Construction Waste: Everyone’s Problem Needs a Solution for Everyone
Wednesday’s blog discussed construction site waste management issues — and on the heels of that post comes news of an exemplary program in Canada that unites builders and local government to encourage responsible debris removal. The need for reducing construction waste is not a new topic — but it’s one cities have faced repeatedly as…
Wednesday’s blog discussed construction site waste management issues — and on the heels of that post comes news of an exemplary program in Canada that unites builders and local government to encourage responsible debris removal.
The need for reducing construction waste is not a new topic — but it’s one cities have faced repeatedly as construction boomed in recent years. Recycling can help. But how does a city encourage the private building sector to put forth the added time and effort to categorize and drop off materials in the midst of construction?
Several Canadian towns have a clever, yet simple idea — make it easy for them.
In 1998, the towns of Banff and Canmore and
the Municpal District of Bighorn formed a regional commission to deal with waste
management issues within the Bow Valley region. It proved to be a match made in recycling heaven.
The Bow Valley Waste Management Commission (BVWMC), governed by a board of directors that includes an elected official from each of the three municipalities, set fairly simple original goals — organizing and expanding regional programs and reducing duplication of services to save costs.
The commission has since been involved in a number of initiatives, including recycling
education, school recycling programs and a demonstration composting program.
But the commission knew public education was only part of solving the problem. In an ambitious move, the committed actually purchased a local 80-acre landfill, which is continues to run. In addition, the committee created a location for collecting dry waste management that includes recycling capabilities for asphalt, concrete, scrap metal, kiln dried lumber and refrigerators.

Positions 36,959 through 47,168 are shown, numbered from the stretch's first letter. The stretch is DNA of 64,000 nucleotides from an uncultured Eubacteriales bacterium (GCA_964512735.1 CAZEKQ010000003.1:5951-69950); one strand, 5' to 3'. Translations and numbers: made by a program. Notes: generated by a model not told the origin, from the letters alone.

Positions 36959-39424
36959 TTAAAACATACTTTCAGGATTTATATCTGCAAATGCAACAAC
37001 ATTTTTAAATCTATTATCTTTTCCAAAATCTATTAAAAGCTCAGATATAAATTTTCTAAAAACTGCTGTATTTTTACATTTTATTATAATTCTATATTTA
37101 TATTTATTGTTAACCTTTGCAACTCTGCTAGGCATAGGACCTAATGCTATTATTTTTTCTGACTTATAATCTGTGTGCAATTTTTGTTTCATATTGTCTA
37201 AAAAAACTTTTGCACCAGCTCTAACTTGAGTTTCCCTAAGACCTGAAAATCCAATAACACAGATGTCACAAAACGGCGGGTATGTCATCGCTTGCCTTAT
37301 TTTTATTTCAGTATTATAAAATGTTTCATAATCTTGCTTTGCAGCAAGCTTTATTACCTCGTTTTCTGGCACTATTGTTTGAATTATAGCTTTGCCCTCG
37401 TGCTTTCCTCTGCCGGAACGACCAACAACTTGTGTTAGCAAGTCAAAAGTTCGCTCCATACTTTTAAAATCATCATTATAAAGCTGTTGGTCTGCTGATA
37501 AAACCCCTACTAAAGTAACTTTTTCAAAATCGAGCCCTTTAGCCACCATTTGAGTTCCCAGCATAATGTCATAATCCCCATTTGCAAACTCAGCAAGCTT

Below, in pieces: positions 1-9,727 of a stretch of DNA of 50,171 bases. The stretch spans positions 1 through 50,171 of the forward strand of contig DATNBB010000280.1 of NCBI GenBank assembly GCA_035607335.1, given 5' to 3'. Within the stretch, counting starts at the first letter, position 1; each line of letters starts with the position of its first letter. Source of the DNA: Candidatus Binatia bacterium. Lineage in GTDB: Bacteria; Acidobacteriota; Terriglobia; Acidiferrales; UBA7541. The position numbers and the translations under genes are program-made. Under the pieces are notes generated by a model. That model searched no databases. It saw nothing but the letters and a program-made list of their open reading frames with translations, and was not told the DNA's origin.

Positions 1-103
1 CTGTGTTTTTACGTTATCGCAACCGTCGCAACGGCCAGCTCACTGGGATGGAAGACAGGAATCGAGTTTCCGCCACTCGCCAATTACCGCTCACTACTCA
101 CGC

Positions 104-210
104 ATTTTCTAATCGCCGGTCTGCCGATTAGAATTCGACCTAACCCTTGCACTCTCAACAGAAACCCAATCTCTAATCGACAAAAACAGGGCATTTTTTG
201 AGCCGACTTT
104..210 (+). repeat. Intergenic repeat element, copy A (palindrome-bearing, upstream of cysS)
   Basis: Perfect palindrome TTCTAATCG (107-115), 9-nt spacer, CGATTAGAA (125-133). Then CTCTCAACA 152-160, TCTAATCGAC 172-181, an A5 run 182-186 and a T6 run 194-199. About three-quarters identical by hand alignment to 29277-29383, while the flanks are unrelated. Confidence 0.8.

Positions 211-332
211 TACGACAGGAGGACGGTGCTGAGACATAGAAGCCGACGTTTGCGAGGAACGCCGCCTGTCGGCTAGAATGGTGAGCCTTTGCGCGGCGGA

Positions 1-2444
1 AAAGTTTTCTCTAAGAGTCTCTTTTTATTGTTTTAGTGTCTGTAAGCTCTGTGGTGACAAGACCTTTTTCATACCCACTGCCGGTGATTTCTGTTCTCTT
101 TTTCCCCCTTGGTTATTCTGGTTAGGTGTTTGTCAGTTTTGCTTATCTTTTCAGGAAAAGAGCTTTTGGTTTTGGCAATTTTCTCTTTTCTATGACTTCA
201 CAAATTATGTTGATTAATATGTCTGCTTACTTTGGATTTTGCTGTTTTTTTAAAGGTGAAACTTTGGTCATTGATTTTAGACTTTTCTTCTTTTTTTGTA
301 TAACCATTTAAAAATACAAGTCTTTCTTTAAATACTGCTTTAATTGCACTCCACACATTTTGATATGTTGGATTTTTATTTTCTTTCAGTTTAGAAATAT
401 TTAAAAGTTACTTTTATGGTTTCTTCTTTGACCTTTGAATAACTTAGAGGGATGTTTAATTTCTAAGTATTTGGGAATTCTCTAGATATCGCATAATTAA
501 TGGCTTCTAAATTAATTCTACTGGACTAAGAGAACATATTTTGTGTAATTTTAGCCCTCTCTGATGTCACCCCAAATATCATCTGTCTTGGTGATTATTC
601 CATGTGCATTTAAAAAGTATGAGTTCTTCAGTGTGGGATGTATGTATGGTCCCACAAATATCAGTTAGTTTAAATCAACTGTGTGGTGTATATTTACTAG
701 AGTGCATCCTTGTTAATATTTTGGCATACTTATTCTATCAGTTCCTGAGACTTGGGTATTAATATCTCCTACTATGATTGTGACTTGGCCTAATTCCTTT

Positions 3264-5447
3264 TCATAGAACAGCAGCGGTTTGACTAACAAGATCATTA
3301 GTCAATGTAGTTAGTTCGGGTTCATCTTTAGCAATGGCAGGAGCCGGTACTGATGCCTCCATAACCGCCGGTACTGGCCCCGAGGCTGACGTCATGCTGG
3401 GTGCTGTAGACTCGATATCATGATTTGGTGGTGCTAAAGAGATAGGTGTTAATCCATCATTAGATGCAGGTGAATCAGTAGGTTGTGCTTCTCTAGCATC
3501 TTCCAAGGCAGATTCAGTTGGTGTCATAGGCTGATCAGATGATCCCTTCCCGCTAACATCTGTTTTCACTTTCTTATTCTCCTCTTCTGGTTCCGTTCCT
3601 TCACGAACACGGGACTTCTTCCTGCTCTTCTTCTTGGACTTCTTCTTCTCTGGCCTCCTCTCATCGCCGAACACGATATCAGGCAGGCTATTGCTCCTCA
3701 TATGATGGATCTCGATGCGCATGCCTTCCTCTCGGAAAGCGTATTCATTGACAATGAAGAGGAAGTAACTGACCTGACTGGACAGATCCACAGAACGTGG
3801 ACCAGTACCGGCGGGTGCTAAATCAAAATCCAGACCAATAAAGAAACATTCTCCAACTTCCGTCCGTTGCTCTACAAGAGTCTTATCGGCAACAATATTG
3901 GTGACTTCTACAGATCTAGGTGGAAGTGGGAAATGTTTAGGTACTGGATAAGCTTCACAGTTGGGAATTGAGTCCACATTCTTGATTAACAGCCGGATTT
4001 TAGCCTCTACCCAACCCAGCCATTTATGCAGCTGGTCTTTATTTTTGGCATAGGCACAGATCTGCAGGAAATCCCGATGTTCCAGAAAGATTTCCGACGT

Through its hands-on efforts, the committee has increased construction recycling from less than 14 percent to whopping more than 60 percent diversion. That’s key for an area in which dry waste accounts for almost half of the total waste stream, the Rocky Mountain Outlook reports.
And the iniative continues. Most recently, the town of Banff’s Banff Housing Corporation, a non-profit housing authority that constructs local properites, has voluntarily signed on for a new recycling program, encouraged by the BVWMC. The Banff Housing Corporation has agreed to initiate the use of large sturdy bags to sort metal,
drywall and lumber scraps at its latest residential
development site in Middle Springs this summer, the Outlook reports.
The bags are part of an ongoing effort in Banff to reduce overall landfill waste produced by new construction; but it is of note that Banff didn’t just slap a must-recycle mandate on the project. Since Banff’s construction sites are typically small, the bags provide a viable sorting solution that will take up less space than bins.
"One of the issues facing them is limited space on construction
sites and the other issue is ease of disposal for small-scale
development projects," Branff town planner Megan Squires told the Outlook. "We will explore opportunities to assist
contractors to overcome barriers to on-site waste separation."
Bravo. Commissions and local authorities working with construction companies to find solutions that help reduce waste without interfering with production is a crucial step in getting builders to buy in to recycling program.
Now, it’s true that this situation is unique in that the builder, Banff Housing Corporation, is connected to the city — it is a non-profit organization and the town is its major shareholder — and therefore more likely to agree with construction suggestions.
However, falling behind schedule is a problem for every construction site, and overtime costs and missed deadlines are something no non-profit wants to (or often can) deal with. The town worked with the builder to create a mutual solution for waste management; city connection aside, that’s a lesson to be learned for all cities concerned with construction waste.
In fact, providing agreeable waste solutions will be even more urgent with private construction companies. With pressing concerns like site safety, keeping on budget and making a project’s deadline, recycling may not be the first thing on a developer’s mind.
But with the massive amount of waste construction sites can create — construction and demolition waste totaled 4.1 million kilograms in 2006 in the Banff region — Banff recognized the need for responsible waste removal, and it was willing to make things as simple as possible for builders in order to set its recycling program in motion. North American cities, take note.